• undertake more than one trial to provide sufficient evidence to support a theory
    • replicate investigations to critique the evidence or data provided by other scientists 
    • check that there are enough samples to reliably establish a conclusion or theory
    • look carefully at the way data has been collected when they consider investigations done by others.

    Key science ideas within the article cover how:

    • the quality of water affects all animal and plant life
    • water quality can be investigated by analysing the chemicals in it.

    Check your school library for the article from the 2015 level 2 Connected journal ‘ Have You Checked?’, download it as a Google slide presentation or order it from the Ministry of Education.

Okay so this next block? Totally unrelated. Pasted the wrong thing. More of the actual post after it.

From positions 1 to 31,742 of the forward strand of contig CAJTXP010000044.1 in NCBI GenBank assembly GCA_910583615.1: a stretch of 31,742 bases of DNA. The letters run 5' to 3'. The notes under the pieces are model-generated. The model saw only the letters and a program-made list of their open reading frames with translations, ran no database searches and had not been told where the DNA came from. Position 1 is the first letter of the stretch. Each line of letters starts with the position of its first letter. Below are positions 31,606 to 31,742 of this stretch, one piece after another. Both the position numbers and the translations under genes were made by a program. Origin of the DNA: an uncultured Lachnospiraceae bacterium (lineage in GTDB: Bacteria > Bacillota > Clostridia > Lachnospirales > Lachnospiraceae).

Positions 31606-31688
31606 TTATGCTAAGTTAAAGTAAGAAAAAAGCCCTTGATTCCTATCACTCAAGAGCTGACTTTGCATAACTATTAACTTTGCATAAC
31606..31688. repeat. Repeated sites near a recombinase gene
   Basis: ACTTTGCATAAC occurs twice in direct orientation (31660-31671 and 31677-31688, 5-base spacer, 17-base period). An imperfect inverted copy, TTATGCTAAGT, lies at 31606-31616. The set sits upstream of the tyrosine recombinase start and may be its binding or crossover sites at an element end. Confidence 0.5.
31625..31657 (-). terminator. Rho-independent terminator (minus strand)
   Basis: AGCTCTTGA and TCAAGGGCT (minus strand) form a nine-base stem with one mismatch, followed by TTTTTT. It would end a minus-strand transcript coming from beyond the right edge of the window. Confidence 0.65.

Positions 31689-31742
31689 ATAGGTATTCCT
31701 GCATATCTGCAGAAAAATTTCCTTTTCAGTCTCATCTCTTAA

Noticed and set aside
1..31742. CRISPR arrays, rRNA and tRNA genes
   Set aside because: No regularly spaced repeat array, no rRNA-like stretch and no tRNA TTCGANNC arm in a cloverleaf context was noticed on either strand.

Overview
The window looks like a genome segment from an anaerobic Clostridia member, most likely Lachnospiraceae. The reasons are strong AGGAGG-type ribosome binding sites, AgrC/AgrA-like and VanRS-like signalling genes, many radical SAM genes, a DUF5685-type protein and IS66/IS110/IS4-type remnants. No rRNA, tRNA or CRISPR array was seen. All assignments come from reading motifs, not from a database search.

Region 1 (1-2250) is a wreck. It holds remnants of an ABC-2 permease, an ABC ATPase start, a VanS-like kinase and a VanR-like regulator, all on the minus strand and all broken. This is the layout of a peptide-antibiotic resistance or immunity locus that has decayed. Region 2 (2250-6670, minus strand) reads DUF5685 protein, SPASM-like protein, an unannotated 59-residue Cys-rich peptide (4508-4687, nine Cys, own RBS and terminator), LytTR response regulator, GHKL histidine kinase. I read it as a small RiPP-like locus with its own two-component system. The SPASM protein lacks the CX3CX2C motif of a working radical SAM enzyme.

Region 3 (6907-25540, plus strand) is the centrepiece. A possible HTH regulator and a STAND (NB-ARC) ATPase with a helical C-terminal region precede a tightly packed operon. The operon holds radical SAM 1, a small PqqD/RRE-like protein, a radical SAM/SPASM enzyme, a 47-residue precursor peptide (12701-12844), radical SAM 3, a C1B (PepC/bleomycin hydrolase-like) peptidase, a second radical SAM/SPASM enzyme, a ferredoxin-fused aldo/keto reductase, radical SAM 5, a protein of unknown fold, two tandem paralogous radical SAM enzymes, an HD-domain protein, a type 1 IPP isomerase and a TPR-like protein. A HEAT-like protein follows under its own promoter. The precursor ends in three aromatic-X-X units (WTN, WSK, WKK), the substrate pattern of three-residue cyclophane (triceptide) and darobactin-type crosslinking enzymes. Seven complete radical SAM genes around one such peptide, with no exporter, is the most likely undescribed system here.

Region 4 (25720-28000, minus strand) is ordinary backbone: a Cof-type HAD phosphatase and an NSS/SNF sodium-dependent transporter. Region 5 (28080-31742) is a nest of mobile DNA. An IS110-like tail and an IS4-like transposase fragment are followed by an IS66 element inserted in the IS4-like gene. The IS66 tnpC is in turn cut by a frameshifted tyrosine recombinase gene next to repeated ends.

Teacher support material

    The teacher support material (TSM) can be downloaded from TKI (Word and PDF files available), click on 'Look inside this issue'.

    There are two learning activities that support the science aspects of the New Zealand Curriculum. These can be  adapted to support your students’ learning needs.

    • Working together to solve problems – focuses on the idea that the world today faces some complex and significant problems that cannot be solved without the collaborative expertise of a range of stakeholders. Examples include climate change and the obesity epidemic. These are often referred to as wicked problems.
    • Learning from mātauranga Māori – explore further the idea that human activity can have an impact on the land in ways we may not expect. Ideas for extension learning are included.